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Links October 2011

Ron has written an interesting blog post about the US as a “lottery economy” [1]. Most people won’t win the lottery (literally or metaphorically) so they remain destined for poverty.

Tim Connors wrote an informative summary of the issues relating to traffic light timing and pedestrians/cyclists [2]. I have walked between Southgate and the Crown Casino area many times and have experienced the problem he describes many times.

Scientific American has an interesting article about a new global marketplace for scientific research [3]. The concept is that instead of buying a wide range of research equipment (and hiring people to run it) you can outsource non-core research for a lower cost.

Svante Pääbo gave an interesting TED talk about his work analysing human DNA to determine prehistoric human migration patterns [4]. Among other things he determined that 2.5% of the DNA from modern people outside Africa came from the Neandertals.

Lisa wrote an informative article about Emotional Support Animals (as opposed to Service Animals such as guide dogs) for disabled people [5]. It seems that the US law is quite similar to Australian law in that “reasonable accommodations” have to be made for disabled people which includes allowing pets in rental properties – even if such pets aren’t officially ESAs.

Beyond Zero Emissions has an interesting article about electricity prices which explains how wind power forces prices down [6]. This should offset the new “carbon tax”.

Problogger has an article listing some of the ways that infographics can be used on the web [7]. This can be for blog posts or just for your personal understanding.

Petter Reinholdtsen wrote a handy post about ripping DVDs which also explains how to do it when the DVD has errors [8], I haven’t yet ripped a DVD but this one is worth noting for when I do.

Miriam has written about the “Fantastic Park” ICT training for 8-12yo kids [9]. It’s run in Spain (and all the links are in Spanish – but Google Translation works well) and is a camp to teach children about computers and robotics using Lego Wedo among other things. We need to have more of these things in other countries.

The Atlantic Cities has an interesting article comparing grid and cul-de-sac based urban designs [10]. Apparently the cul-de-sac design forces an increase in car use and therefore an increase in fatal accidents while also decreasing the health benefits of walking. Having lived in both grid and cul-de-sac based urban areas I have personally experienced the benefits of the grid based layout.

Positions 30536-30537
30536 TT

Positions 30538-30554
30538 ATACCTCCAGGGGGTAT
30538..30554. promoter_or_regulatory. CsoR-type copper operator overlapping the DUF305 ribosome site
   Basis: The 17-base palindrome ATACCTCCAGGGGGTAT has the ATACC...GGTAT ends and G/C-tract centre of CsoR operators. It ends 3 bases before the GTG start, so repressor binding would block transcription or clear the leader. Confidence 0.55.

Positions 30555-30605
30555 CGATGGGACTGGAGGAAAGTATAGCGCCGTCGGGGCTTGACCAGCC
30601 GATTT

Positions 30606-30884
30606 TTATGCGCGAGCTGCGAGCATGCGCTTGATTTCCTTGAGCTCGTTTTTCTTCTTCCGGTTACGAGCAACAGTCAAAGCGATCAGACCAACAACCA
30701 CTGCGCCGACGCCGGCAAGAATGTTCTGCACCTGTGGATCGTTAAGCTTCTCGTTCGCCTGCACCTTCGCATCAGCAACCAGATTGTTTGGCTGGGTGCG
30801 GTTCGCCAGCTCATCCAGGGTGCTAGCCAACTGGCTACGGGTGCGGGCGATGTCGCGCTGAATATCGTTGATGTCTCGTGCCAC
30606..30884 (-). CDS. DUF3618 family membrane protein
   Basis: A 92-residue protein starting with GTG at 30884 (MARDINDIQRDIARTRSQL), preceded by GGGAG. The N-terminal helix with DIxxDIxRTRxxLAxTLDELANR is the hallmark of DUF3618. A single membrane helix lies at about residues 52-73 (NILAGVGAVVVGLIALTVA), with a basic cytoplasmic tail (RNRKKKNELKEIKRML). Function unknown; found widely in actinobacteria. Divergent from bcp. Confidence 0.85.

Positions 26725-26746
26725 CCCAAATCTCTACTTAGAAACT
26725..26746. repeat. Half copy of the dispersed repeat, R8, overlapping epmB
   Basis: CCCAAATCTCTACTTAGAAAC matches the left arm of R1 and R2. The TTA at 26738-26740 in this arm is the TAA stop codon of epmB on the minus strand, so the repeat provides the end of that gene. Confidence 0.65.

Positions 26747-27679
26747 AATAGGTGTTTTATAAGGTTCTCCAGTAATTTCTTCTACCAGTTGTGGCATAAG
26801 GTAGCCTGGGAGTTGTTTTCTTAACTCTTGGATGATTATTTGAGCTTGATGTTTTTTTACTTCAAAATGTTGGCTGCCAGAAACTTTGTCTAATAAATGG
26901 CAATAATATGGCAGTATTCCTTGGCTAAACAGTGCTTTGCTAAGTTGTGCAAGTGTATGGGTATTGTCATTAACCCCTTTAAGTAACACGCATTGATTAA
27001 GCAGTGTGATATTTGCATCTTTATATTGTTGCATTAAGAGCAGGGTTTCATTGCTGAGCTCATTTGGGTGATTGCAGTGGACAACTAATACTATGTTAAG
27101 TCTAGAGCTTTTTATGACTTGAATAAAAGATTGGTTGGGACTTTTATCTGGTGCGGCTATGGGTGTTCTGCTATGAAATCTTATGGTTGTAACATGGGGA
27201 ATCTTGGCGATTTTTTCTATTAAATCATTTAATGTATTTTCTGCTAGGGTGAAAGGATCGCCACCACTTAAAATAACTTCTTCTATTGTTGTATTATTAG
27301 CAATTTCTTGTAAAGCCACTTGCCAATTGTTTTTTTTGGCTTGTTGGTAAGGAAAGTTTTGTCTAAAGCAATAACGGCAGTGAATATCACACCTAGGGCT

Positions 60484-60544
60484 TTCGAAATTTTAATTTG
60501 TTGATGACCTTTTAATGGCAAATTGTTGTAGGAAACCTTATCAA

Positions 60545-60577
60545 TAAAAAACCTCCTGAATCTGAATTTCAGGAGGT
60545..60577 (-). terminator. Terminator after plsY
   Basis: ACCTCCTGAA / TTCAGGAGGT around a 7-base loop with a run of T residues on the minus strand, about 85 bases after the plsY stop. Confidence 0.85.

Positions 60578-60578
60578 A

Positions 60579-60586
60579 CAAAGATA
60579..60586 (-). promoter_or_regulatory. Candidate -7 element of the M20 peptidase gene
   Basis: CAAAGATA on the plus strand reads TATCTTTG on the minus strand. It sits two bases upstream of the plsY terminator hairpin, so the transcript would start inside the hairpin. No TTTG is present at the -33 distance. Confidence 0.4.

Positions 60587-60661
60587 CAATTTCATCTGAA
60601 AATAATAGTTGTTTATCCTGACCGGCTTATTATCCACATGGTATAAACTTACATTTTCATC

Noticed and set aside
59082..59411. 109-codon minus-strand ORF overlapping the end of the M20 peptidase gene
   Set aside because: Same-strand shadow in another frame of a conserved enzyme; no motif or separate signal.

Sarah Chayes wrote an interesting LA Times article about governments being taken over by corruption [11]. She argues that arbitrary criminal government leads to an increase in religious fundamentelism.

Michael Lewis has an insightful article in Vanity Fair about the bankruptcy of US states and cities [12].

Ben Goldacre gave an interesting TED talk about bad medical science [13]. He starts with the quackery that is published in tabloid newspapers and then moves on to deliberate scientific fraud by medical companies.

Geoff Mulgan gave an interesting TED talk about the Studio Schools in the UK which are based around group project work [14]. The main thing I took from this is that the best method of teaching varies by subject and by student. So instead of having a monolithic education department controlling everything we should have schools aimed at particular career paths and learning methods.

Sophos has an interesting article about the motion sensors of smart phones being used to transcribe keyboard input based on vibration [15]. This attack could be launched by convincing a target to install a trojan application on their phone. It’s probably best to regard your phone with suspicion nowadays.

Simon Josefsson wrote a good article explaining how to use a GPG smart-card to authenticate ssh sessions with particular reference to running backups over ssh [16].

Cùran wrote a good article explaining how to use all the screen space when playing DVDs on a wide screen display with mplayer [17].

Charles Stross has an informative blog post about Wall St Journal circulation fraud [18]. Apparently the WSJ was faking readership numbers to get more money from advertisers, this should lead to law suits and more problems for Rupert Murdoch. Is everything associated with Wall St corrupt?

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